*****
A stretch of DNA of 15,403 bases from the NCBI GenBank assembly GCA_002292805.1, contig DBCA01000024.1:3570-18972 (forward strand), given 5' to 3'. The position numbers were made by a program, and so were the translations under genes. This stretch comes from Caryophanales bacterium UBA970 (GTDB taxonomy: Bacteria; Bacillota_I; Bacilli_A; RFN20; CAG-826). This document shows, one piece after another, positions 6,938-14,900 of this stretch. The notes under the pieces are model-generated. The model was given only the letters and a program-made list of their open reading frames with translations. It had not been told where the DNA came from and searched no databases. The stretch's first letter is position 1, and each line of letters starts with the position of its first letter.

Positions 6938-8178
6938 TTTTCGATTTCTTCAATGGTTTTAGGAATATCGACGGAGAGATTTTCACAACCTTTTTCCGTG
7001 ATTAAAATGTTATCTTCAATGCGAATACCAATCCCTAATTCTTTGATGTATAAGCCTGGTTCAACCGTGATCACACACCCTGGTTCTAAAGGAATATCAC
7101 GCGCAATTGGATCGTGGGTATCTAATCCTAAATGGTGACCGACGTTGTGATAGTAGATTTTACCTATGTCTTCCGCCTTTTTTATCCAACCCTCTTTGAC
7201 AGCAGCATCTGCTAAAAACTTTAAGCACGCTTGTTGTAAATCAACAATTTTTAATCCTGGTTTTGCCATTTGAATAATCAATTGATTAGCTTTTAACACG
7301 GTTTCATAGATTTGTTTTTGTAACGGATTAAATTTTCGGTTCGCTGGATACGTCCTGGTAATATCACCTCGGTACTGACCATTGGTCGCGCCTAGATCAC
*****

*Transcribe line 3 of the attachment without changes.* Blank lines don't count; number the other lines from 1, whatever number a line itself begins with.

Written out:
6938 TTTTCGATTTCTTCAATGGTTTTAGGAATATCGACGGAGAGATTTTCACAACCTTTTTCCGTG